Malaysian Bengali community continues Noboborsho festivities in PD ancestral home by cooking together, having small-scale performances

Anne Grace Savitha
·3-min read
Prayers to deities are done in the morning of Noboborsho followed by a traditional dish such as pulao. — Picture by Swapna Das
Prayers to deities are done in the morning of Noboborsho followed by a traditional dish such as pulao. — Picture by Swapna Das

PETALING JAYA, April 14 — For the Malaysian Bengali community, this year brings a glimmer of hope as some of them are able to get together to celebrate the new year.

Bengali New Year is also known as Noboborsho or Pohela Boishakh.

The small-knit community is gearing up for the Purification of the Deities ceremony on April 20 where new year prayers will also be performed at the Port Dickson Bengal house, the community’s ancestral home.

The Bengali community’s ancestral home located in Port Dickson will be used by the community on April 15. — Picture by Malaysian Bengalee Association
The Bengali community’s ancestral home located in Port Dickson will be used by the community on April 15. — Picture by Malaysian Bengalee Association

The deities that will be usually worshipped on Bengali New Year are Lord Ganesha and Goddess Laxmi.

Malaysian Bengalee Association (MBA) president Swapna Das told Malay Mail that this year, the community is anticipating cooking and performing as a community since the celebration was called off last year.

“It’s a good feeling to be seeing many later this month because we have not seen each other for some time.

“Bengali art and culture is something that we hold dearly to and can only be passed down to generations through celebrations such as the new year.”

But while many are looking forward to celebrating together, many will be in their homes and spending time with their immediate family members on the actual date itself — April 15.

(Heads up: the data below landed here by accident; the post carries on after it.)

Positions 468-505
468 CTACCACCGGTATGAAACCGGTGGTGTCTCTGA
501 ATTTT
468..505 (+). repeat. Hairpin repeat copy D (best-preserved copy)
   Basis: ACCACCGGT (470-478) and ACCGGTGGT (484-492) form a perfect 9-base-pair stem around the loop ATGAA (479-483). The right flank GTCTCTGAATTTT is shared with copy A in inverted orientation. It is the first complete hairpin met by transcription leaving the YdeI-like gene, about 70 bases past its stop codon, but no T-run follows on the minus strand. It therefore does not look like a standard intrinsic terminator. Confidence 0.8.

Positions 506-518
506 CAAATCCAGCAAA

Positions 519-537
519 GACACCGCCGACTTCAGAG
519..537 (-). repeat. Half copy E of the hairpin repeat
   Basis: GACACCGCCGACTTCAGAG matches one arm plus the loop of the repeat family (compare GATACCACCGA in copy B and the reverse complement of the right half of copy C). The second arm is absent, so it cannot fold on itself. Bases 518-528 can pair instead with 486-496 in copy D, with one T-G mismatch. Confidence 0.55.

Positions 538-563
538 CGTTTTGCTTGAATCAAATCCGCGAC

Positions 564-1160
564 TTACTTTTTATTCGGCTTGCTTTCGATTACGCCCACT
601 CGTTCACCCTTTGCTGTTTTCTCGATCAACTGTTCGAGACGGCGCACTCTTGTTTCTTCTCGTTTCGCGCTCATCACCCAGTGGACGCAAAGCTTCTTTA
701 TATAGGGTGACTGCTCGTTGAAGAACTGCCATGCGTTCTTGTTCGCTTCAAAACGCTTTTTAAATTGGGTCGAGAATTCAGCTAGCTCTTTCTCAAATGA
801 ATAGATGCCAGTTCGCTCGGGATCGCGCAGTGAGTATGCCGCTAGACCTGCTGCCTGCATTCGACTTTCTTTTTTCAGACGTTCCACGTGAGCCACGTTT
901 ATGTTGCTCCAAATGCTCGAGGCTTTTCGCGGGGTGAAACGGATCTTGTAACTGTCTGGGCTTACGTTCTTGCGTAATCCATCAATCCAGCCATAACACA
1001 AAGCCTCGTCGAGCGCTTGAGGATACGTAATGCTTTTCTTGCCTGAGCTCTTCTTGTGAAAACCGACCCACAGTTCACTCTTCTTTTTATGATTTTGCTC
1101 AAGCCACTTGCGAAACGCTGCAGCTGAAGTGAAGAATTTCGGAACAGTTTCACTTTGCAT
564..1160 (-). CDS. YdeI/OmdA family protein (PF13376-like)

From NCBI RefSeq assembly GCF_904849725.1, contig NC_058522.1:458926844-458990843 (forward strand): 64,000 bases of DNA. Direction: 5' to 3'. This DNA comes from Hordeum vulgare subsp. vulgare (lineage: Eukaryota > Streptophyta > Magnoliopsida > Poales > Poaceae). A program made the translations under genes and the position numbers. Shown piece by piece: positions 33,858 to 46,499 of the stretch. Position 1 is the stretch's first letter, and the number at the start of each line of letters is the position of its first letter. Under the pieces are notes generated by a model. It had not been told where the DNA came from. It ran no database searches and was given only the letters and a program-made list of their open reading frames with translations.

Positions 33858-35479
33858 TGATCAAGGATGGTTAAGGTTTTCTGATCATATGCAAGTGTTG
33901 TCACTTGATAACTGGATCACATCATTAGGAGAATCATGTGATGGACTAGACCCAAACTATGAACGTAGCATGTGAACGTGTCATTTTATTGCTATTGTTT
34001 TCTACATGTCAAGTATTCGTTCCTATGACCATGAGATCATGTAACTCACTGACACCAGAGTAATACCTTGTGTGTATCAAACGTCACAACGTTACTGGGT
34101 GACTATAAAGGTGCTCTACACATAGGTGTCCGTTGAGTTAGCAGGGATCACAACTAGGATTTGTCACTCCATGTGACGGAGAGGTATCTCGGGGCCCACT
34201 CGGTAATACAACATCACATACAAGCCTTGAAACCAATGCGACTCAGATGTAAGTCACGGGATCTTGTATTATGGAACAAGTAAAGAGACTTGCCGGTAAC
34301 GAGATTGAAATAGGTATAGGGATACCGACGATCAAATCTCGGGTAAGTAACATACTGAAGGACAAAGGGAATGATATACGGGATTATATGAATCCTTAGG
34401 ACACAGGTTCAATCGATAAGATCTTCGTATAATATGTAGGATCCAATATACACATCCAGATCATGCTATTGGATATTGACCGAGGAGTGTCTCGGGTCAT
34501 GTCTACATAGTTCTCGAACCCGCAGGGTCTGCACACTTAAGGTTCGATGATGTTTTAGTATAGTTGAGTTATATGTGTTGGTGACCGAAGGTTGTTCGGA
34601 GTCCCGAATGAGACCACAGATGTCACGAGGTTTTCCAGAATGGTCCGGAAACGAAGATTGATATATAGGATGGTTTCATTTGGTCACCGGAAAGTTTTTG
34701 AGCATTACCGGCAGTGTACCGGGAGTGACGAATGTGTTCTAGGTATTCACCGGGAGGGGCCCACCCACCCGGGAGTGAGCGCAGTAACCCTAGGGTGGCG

Besides this, the Tamil community is celebrating their new year today, known as Tamil Puthandu while Ugadi was celebrated yesterday by the Telugus.

The Malayali celebrate Vishu and the Sikh community celebrates Vaisakhi today.

Just like any other Indian new year festivities, Swapna too will be cleaning her home and putting fresh flowers on the altar, and wearing new clothes to mark a fresh start for the new year.

“Home prayers via a Facebook Live programme will be done to pray to Ganesh and Lakshmi at our respective homes followed by an online Bengali cultural programme.

“Some of the pre-recorded performances by the Bengali community include a new year song, dance medley, and a poem recitation.

“Having online performances is the only way where everyone can witness and celebrate the festivities while enjoying some cultural entertainment from their own homes.”

The MBA president will also be getting blessings from her mother, Sandhana Rani Das, on the new year and will be having a traditional Bengali meal together.

Sandhana, 78, will also be making traditional Bengali sweets such as jalebi and ghee-rich ladoo for the festivities this year in her home in Damansara Utama.

Known for making scrumptious Bengali dishes, Sandhana will be making rasgulla (syrup-filled roll), together with other women in the ancestral home in Port Dickson.

Sandhana will be making rasgulla with other women during the Purification of Deities ceremony on April 20. — Picture by Swapna Das
Sandhana will be making rasgulla with other women during the Purification of Deities ceremony on April 20. — Picture by Swapna Das

“Other dishes that the other women and I will make include Pulao (Sweet yellow rice), Patishapta Pitha (Bengali pancake) and others.

“Other food that will be cooked by the community include normal Indian dishes such as mutton curry, dhal, mixed vegetables, and chutney.”

Sandhana added that the occasion is a vibrant one, and she could not wait to mingle with the young and old on that day.

“Small-scale performances will also be done by some of the members. We are unable to have many dancers nor many poets for this year’s celebration due to the limited number of people — but we will make do with what we have,” she said.

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